Marvin Lewis and Mike Smith talk nearly every week, discussing football and family and continuing a friendship that started more than a decade ago in Baltimore while coaching a championship defense.
Jim Schwartz, who brags about having the lowest phone bill in the NFL, mostly waits until the offseason scouting combines to catch up with his former colleagues and reminisce about a time where a group of tireless assistants spent hours discussing game plans, evaluating players and trading ideas
For Jack Del Rio, it is a picture across his desk of three of his former pupils — linebackers Ray Lewis, Peter Boulware and Jamie Sharper — that provides an everyday reminder of his time in Baltimore.
"There is a unique bond that we all have," said Ozzie Newsome, the Ravens' general manager. "Even though we've been successful here, there were some tough times that we had to go through and they understand the tough times as well as anybody."
Newsome is the patriarch of one of the NFL's most bountiful coaching trees, an impressive and expanding group of former Ravens assistants now having success as head coaches elsewhere. Lewis, whose Bengals will be at M&T Bank Stadium on Sunday in a key AFC North showdown, is one of 12 former Ravens assistants currently occupying head coaching jobs either in the NFL or at the NCAA's highest level.
The Ravens have already matched up with three of them this season, beating Rex Ryan's New York Jets and Ken Whisenhunt's Arizona Cardinals, and losing to Del Rio's Jacksonville Jaguars.
The group also includes Smith, the fourth-year coach of the Atlanta Falcons; Schwartz, the third-year head man of the Detroit Lions, and Hue Jackson, in his first year at the helm of the Oakland Raiders.
Kirk Ferentz (Iowa), Pat Hill (Fresno State), Rick Neuheisel (UCLA) and David Shaw (Stanford) also used their experience with the Ravens to either accelerate or reinvigorate their coaching careers at the collegiate level.
"If you really want to get down to it, I think the guy probably that's at the middle of all of it was Ozzie Newsome," said Schwartz, the Mount St. Joseph graduate who was a defensive quality control coach with the Ravens from 1996 to 1998 under Ted Marchibroda. "Ozzie was in Cleveland. Ozzie was with Ted Marchibroda's staff. Ozzie was with the Brian Billick staff. Ozzie is with [John] Harbaugh's staff.
"He's been the one consistent factor. One of the attributes as a head coach is you need to be consistent. You need to be consistent with your players, in your approach. You need to have that kind of discipline and I don't think there's anybody that sets a better example that way than Ozzie Newsome."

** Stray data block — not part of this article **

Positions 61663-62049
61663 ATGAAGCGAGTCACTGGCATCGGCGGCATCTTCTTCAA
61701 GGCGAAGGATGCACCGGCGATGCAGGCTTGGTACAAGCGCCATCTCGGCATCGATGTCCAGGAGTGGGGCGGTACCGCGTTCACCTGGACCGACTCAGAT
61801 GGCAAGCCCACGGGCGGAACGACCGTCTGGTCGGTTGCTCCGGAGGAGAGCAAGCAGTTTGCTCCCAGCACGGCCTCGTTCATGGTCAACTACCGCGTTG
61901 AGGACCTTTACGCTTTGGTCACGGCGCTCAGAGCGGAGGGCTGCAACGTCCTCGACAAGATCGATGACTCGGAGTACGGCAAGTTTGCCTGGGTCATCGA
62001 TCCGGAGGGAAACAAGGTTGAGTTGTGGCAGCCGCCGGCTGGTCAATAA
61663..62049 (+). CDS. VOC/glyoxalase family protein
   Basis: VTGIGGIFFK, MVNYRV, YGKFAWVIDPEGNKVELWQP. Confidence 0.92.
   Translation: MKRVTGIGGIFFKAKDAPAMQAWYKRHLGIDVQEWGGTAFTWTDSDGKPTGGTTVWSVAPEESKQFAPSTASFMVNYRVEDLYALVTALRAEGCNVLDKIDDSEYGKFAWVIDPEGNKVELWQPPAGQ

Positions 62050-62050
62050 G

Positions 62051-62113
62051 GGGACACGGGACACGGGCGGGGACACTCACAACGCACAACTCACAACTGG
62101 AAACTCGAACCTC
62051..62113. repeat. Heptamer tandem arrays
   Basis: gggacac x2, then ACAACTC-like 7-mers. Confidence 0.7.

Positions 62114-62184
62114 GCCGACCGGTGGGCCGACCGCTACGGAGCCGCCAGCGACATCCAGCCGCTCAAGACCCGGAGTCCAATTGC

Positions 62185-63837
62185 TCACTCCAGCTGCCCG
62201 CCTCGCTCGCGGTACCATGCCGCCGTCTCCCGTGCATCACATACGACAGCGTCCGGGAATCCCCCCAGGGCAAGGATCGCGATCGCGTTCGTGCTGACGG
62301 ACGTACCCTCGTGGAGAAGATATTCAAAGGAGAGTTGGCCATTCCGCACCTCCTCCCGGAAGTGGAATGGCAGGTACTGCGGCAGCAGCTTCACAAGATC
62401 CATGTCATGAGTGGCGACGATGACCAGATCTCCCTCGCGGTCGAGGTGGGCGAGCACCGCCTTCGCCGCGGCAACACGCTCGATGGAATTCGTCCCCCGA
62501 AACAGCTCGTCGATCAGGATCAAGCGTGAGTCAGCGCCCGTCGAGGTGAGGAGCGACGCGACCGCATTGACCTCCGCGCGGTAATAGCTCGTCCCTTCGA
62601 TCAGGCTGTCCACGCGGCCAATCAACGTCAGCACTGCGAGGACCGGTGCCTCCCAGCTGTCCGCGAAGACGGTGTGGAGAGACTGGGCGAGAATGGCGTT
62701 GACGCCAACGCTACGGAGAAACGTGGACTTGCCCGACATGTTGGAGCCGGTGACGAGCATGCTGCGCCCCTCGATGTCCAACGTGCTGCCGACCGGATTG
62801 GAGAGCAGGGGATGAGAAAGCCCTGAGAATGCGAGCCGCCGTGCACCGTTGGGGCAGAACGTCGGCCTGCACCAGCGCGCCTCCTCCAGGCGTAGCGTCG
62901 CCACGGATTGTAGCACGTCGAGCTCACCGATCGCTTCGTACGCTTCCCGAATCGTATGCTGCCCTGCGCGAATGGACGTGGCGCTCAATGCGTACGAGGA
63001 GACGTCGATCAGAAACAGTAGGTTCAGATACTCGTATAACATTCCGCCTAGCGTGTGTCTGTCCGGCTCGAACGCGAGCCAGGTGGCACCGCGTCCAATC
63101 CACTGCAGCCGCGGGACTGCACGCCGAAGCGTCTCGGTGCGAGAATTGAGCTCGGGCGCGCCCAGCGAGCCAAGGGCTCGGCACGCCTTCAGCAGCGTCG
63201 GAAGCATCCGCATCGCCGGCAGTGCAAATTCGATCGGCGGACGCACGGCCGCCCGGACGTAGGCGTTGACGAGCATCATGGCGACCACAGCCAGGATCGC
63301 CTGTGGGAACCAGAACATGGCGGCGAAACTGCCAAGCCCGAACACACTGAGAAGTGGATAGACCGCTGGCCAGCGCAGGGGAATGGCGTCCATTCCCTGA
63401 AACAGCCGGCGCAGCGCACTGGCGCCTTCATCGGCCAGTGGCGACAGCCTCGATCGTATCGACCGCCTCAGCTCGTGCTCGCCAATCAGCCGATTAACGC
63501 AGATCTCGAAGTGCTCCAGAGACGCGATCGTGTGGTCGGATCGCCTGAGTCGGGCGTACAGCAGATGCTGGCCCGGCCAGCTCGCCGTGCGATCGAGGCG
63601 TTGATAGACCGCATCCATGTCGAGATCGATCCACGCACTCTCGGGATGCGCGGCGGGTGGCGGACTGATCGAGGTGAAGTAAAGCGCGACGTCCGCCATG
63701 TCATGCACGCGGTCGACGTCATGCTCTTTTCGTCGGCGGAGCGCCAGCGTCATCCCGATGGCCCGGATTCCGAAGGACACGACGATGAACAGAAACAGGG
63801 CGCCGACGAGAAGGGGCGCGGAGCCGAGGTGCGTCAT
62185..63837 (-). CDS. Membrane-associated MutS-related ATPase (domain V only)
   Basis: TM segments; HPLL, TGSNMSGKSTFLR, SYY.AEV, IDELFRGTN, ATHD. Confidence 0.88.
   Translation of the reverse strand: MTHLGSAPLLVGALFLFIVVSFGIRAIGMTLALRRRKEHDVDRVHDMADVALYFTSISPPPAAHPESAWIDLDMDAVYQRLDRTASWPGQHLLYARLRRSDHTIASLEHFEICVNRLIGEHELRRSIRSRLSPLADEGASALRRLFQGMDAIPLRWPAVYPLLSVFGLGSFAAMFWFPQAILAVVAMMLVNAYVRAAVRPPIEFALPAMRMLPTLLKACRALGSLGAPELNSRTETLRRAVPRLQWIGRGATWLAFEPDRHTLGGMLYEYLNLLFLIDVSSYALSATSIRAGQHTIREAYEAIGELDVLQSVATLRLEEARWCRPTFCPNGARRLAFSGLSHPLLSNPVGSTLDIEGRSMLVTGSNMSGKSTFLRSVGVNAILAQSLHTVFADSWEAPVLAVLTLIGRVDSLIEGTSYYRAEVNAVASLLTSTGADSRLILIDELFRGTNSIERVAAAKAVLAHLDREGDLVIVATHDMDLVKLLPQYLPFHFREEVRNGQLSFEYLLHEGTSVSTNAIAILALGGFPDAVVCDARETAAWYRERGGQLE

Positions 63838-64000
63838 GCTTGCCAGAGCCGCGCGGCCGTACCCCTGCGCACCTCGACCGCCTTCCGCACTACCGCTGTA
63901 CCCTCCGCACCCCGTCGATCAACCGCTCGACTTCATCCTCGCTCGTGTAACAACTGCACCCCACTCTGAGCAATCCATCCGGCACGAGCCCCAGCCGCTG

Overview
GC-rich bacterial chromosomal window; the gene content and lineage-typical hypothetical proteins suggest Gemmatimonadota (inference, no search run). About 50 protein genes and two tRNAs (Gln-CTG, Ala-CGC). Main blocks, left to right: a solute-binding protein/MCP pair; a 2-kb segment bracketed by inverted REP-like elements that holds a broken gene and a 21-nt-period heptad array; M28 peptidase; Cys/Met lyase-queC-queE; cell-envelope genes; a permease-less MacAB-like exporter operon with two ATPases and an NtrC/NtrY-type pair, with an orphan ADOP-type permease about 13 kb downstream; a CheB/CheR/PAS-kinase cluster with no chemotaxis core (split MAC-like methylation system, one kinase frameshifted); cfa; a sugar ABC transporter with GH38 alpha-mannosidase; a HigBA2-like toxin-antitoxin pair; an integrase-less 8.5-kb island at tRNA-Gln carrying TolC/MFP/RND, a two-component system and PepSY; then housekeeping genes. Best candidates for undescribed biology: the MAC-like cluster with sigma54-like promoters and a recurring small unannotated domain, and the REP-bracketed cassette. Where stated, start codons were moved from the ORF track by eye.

Taking the lead
Legendary San Francisco 49ers coach Bill Walsh was credited for developing the head coaching careers of Mike Holmgren, Dennis Green and Sam Wyche among others. Bill Parcells' coaching tree includes Super Bowl winners Bill Belichick, Tom Coughlin and Sean Payton.
None of the former Ravens assistants have led their team to Super Bowl glory as a head coach, but all of them have been credited to some extent with helping to rebuild a struggling franchise.
"The one thing about those guys, they're all hard-working guys, and they all got where they are not based on working phones and connections. They just did a good job with the job that they were given," Schwartz said. "A lot of those guys came up from the bottom. Jack Del Rio, I know he played in the NFL, but he was an assistant strength coach. I was a quality control coach. Mike Smith was a quality control coach. Marvin Lewis was an intern with the San Francisco 49ers one year. [Whisenhunt] was tight ends and then special teams coach, and worked his way up to offensive coordinator and head coach."
Del Rio, the Ravens' linebacker coach from 1999 to 2001 under Brian Billick, took over a reeling Jaguars team in 2002 and had them in the playoffs two years later. Smith, Billick's brother-in law and one of his defensive assistants from 1999 to 2002, is 38-20 since getting hired by the Falcons. Ryan, a defensive coordinator with the Ravens and a member of their coaching staff for nearly a decade, has guided the Jets to back-to-back AFC title games.
Lewis, the Ravens' long-time defensive coordinator and the architect of the 2000 defense that carried the team to the Super Bowl, has had a tumultuous nine-season run at the helm of the Bengals, but he's also achieved two playoff berths and his current team is one of the NFL's biggest surprises. Schwartz has his Lions at 6-3 and looking for the franchise's first winning season since 2000
"I'm happy for all of them. We all were very close when you spend that kind of time together," Lewis said. "Obviously Jimmy Schwartz going into Detroit is similar to when I came [to Cincinnati]. You're going into a franchise that hadn't been very successful for a long period of time. I know he's in his third season now, the struggles that he had to go through for them to start putting some players in place that they can win with. You have to have a plan, you can't flinch on that plan and you just got to make every day the best day that you can. I think that's important. The other guys kind of inherited a little better football teams. You have to do feel good about what Jimmy has been able to do."
When Whisenhunt, the Ravens' tight ends coach in 1997-98, was hired by the Cardinals in 2007, they hadn't had a .500 season since 1998. They've had three since and went to the Super Bowl in 2008. The Raiders haven't been in the playoffs since 2002, but Jackson, Harbaugh's quarterbacks coach in 2008 and 2009, has them in first place in the AFC West.
"I think it's a credit to the three head coaches we've hired here — Ted, Brian and John," Newsome said. "I think they realized, and as an organization, we realize, how important having a good staff is to being a successful football team. You need a really good head coach, but a good head coach needs some good assistants."